• Inefficient speed of copying
  • Inattentiveness over details when writing
  • Frequent need of verbal cues
  • Referring heavily on vision to write
  • Poor legibility
  • Handwriting abilities that may interfere with spelling and written composition
  • Having a hard time translating ideas to writing, sometimes using the wrong words altogether
  • May feel pain while writing

Students with dysgraphia are not unmotivated, their disability causes them emotional trauma often due to the fact that no one can read their writing and they are aware that they are not performing to the same level as their peers. Emotional problems that may occur alongside dysgraphia include impaired self-esteem, lowered self-efficacy, heightened anxiety, and depression.[ They may put in extra efforts in order to have the same achievements as their peers, but often get frustrated because they feel that their hard work does not pay off.

Dysgraphia is a hard disorder to detect as it does not affect specific ages, gender, or intelligence.The main concern in trying to detect dysgraphia is that people hide their disability behind their verbal fluency because they are ashamed that they cannot achieve the same goals as their peers.Having dysgraphia is not related to a lack of cognitive ability,and it is not uncommon in intellectually gifted individuals, but due to dysgraphia their intellectual abilities are often not identified.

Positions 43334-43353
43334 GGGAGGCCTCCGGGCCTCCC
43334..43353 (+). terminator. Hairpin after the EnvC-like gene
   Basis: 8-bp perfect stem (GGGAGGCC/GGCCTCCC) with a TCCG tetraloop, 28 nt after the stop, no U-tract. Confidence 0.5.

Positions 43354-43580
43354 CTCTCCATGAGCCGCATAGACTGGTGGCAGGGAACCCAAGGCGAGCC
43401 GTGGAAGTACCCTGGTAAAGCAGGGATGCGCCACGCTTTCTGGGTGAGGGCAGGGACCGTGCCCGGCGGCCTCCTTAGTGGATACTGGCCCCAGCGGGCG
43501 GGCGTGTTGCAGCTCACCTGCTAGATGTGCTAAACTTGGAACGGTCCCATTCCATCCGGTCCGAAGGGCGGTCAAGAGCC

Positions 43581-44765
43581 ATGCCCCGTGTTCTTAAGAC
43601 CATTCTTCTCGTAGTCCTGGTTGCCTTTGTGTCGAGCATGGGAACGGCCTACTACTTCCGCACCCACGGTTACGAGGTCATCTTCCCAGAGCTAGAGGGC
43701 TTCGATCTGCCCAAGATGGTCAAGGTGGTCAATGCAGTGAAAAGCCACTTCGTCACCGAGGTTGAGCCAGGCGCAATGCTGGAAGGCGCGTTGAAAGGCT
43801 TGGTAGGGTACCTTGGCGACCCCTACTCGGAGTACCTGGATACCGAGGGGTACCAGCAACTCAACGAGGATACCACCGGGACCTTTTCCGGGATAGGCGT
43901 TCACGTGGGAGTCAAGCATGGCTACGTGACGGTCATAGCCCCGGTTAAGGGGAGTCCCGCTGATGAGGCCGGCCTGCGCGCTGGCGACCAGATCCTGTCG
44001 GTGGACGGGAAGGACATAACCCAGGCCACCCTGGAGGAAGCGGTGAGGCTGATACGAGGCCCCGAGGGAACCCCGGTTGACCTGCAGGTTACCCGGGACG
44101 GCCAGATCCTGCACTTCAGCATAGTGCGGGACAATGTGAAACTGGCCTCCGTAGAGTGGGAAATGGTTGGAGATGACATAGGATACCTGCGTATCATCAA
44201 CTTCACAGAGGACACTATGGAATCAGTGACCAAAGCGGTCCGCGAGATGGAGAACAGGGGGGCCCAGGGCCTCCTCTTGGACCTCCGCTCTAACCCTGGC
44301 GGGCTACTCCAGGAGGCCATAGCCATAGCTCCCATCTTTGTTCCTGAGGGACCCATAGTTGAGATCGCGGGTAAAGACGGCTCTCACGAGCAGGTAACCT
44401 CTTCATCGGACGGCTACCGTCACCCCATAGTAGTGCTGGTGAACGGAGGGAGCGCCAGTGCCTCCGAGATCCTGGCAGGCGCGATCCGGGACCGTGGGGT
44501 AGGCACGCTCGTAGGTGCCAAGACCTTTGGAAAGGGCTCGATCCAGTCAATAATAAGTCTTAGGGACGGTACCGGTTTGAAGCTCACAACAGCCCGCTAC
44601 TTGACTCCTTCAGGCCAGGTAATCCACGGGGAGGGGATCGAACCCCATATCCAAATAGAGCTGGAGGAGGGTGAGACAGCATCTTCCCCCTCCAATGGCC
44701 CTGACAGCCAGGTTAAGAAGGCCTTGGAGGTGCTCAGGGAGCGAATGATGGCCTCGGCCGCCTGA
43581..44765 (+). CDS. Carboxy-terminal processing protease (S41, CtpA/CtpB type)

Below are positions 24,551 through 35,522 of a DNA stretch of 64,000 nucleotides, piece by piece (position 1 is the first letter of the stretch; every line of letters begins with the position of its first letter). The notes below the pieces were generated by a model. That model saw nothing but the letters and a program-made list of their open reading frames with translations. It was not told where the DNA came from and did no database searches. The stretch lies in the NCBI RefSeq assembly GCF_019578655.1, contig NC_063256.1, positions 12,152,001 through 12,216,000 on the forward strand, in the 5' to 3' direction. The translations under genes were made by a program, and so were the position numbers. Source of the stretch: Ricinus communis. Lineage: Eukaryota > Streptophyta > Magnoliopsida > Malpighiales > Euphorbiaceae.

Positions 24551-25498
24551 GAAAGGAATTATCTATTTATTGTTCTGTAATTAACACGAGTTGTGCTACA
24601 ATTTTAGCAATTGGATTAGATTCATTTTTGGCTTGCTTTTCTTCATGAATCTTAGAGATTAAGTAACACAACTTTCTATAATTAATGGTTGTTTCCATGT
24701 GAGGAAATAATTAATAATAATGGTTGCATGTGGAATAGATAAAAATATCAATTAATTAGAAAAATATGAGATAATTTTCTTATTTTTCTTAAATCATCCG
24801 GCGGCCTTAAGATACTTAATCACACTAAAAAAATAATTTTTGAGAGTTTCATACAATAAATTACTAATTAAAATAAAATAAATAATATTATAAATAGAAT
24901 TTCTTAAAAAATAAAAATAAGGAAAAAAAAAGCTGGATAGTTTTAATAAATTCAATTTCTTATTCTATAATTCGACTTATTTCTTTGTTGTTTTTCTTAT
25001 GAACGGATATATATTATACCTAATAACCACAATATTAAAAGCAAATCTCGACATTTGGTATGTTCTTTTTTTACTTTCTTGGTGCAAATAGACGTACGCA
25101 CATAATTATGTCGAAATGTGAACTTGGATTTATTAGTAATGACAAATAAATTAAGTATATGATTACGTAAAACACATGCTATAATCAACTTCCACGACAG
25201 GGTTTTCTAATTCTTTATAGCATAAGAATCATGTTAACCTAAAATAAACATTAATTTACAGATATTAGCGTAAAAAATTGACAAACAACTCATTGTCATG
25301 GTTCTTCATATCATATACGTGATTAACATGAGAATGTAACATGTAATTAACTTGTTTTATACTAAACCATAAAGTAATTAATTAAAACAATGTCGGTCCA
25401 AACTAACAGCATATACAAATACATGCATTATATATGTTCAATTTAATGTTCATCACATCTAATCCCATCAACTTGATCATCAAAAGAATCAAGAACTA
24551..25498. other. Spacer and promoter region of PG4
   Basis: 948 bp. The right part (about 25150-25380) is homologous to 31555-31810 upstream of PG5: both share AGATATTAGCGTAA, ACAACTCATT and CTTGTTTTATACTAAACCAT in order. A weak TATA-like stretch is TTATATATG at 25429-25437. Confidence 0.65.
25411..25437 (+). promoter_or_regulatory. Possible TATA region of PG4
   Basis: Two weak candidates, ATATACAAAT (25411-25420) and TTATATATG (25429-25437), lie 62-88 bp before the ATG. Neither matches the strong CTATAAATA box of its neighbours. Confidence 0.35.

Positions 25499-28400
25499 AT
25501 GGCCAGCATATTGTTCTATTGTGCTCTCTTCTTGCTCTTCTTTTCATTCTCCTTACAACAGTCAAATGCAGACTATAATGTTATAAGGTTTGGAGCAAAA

A story

The stress and emotional issues that dysgraphia can cause for children should also be considered.  Children with dysgraphia are often very bright and have good verbal skills. It is very frustrating to have ideas or thoughts trapped inside one’s head and being unable to express them fluently. Being asked to re-copy work and not be able to produce quality work causes frustration. It is very disconcerting for children to put forth his or her best effort and have it rejected and be labelled as slow, lazy or uncaring.

I am severely dysgraphic and for most of my life viewed myself as very poor writer. Handwriting lessons in school were pure torture. Most of my teachers from 4th grade through sixth grades believed that perfect penmanship was more important than the content. Handwriting papers with more than 3-5 errors were required to be redone. My 6th grade teacher may have done more to inhibit my abilities as a writer than any other teacher. She had a rule that any paper with more than 3 cross-outs or errors was not acceptable and would often be ripped up in front of the class and trashed. She seemed to delight in destroying my papers in front of the class. Her rationale for this was that if I had to redo enough papers I would learn to be neat. According to this teacher I would never be successful unless I learned to write neatly. What I learned was that I hated writing and would do as little of it as possible. For me a computer is the great equalizer. My keyboarding and computer skills are well above average. I am able to create wonderful looking documents with little stress. Using a computer allows me to focus on the content of what I am saying without worrying about legibility or spelling.

Another story here >>  Check out for mistakes and mis-spellings